By introducing the expected characters and using them in the expected ways (at least for the time it was made), the creators of Evangelion lure the audience into a sense of security. This is anime: it has all the tropes and goofy moments the audience has come to expect, and it has the fanservice that comes with that. However, Hideko Anno was not interested in the pandering nature of anime. In fact, it was quite the opposite: Anno has stated on many occasions that he detests what the anime industry does and what the fanbase has become.
Evangelion is his answer to that. It takes all of the expected parts of anime and it slowly unveils them for what they really are, pulling back the curtain on the actual implications of characters like Asuka and Rei and the extremely disturbing behavior of turning them into sex icons. Evangelion uses fanservice intentionally to help create a world that looks, feels and smells, at first, exactly like the anime people are used to, so that it can undermine their expectations and increase the effectiveness of its points. The creators of Evangelion realized that fanservice had come to be more than just a tool of the anime industry; it had developed certain stigmas around it in the eyes of the viewer outside of what it literally was, and that by recognizing what those stigmas were fanservice could be implemented as a tool to manipulate the viewer’s impressions of the show.
Kill La Kill: Fanservice as Humor and Social Commentary
Creative intent behind fanservice isn’t limited to convoluted psychological horror thrillers and biting commentary aimed towards sections of the consumer base, though. On the other end of the spectrum we have a much more recent production, the first anime produced by the newly-formed Studio Trigger and perhaps the most widely-recognized anime of 2014, Kill La Kill. While Evangelion takes itself almost completely seriously, Kill La Kill is focused first and foremost on one thing: fun. At its heart, Kill La Kill is an over-the-top action-packed parody of many timeless elements of anime, including a high-school setting, random power-ups, lucrative boss fights, entirely unrealistic character designs and more yelling of nonsensical attack names and mid-fight spouting of ideals than one would think possible. Kill La Kill makes sure never to have a dull moment, advancing at a breakneck pace through its many phases. It moves quickly from quirky vignettes to a tournament showdown to a global-scare battle between secret organizations, and that’s not even the halfway point. And, amidst all of the shouting and plot twists, Kill La Kill dishes out plenty of people in absurdly skimpy and revealing outfits and butt shots framed at angles that would simply not be possible with a live-action camera.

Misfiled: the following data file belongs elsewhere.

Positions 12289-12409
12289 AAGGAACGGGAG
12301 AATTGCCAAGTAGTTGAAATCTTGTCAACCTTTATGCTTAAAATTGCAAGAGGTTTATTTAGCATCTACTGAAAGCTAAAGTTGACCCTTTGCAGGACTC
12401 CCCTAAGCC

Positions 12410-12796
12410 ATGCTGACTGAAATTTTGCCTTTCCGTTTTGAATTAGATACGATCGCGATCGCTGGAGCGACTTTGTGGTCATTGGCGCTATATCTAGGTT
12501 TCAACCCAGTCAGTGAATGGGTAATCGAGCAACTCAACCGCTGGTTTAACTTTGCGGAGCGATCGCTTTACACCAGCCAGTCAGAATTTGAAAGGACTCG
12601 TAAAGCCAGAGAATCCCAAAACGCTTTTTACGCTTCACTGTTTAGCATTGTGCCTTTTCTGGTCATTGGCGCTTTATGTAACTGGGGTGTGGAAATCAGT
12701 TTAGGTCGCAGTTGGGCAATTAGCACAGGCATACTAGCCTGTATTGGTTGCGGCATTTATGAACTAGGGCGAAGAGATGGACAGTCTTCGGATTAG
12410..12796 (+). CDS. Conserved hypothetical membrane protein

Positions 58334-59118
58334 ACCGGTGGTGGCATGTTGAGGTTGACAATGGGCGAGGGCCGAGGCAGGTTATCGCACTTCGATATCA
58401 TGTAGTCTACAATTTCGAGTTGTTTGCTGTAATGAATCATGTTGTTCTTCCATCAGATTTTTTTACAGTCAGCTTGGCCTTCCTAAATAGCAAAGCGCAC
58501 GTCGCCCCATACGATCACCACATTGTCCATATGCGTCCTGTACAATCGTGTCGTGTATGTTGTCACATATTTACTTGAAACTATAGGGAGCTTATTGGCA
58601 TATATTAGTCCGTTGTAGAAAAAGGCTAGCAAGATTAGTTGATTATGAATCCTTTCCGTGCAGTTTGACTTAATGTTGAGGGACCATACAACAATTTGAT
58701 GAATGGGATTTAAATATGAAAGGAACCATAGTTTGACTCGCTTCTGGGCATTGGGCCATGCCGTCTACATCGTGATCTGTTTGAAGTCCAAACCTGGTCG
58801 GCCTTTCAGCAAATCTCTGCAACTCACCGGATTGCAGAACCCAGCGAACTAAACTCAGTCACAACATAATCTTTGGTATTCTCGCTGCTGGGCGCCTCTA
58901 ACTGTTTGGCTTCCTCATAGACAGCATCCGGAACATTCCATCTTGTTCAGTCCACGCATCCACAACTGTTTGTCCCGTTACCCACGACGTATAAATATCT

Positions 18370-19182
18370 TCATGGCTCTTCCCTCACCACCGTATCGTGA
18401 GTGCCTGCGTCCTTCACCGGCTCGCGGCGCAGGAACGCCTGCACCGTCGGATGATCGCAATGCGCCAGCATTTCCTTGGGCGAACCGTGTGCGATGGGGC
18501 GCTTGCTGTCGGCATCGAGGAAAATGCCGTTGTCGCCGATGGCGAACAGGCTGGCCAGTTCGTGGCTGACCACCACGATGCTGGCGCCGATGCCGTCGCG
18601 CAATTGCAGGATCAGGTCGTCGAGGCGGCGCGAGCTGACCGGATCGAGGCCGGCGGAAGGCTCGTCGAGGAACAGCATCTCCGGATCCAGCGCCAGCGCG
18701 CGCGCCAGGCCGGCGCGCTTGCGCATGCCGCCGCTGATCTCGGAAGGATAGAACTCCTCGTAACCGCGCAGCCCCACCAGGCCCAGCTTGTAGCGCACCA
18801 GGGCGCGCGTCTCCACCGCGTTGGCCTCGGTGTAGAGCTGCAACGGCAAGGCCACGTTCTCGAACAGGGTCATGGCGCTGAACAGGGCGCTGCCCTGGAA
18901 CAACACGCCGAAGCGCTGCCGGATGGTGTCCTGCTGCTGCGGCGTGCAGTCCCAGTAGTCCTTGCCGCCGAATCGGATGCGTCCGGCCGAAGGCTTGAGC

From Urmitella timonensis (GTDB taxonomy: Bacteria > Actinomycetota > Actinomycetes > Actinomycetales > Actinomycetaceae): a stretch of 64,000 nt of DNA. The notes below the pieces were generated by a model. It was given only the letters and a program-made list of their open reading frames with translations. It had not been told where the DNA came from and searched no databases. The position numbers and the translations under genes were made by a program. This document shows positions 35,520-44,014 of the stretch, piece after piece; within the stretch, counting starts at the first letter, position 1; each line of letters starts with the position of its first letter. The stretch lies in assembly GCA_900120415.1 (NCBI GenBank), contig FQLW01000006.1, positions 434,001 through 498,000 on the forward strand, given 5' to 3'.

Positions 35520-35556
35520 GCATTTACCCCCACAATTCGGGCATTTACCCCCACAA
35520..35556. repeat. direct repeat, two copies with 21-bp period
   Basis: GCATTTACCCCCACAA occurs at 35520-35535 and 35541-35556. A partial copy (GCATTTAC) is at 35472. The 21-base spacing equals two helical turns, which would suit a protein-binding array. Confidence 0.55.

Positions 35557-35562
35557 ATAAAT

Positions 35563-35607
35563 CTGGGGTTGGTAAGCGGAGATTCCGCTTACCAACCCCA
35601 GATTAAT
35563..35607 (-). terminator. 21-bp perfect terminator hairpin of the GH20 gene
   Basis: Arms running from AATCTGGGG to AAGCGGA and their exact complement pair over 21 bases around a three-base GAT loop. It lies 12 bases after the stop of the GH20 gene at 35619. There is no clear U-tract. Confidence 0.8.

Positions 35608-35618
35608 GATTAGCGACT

So how is this not just fanservice? Well, in a couple ways. First of all, if you’ll remember, the definition of fanservice is an element of a show that is unnecessary to the goal of the show and is only there to appease fans. However, Kill La Kill is both a comedy and a parody: it makes fun of elements of other anime and uses them to enhance the show’s own humor. This can be seen in just how over-the-top Kill La Kill‘s fanservice is, with many would-be pandering shots being so ridiculous that they could hardly be counted as sexy. More than that though, the show draws attention to its own absurd outfits, with the protagonist Ryuko Matoi constantly complaining about how embarrassing and lewd they are and how they stupid it is that people would be able to get more powerful by wearing something so raunchy.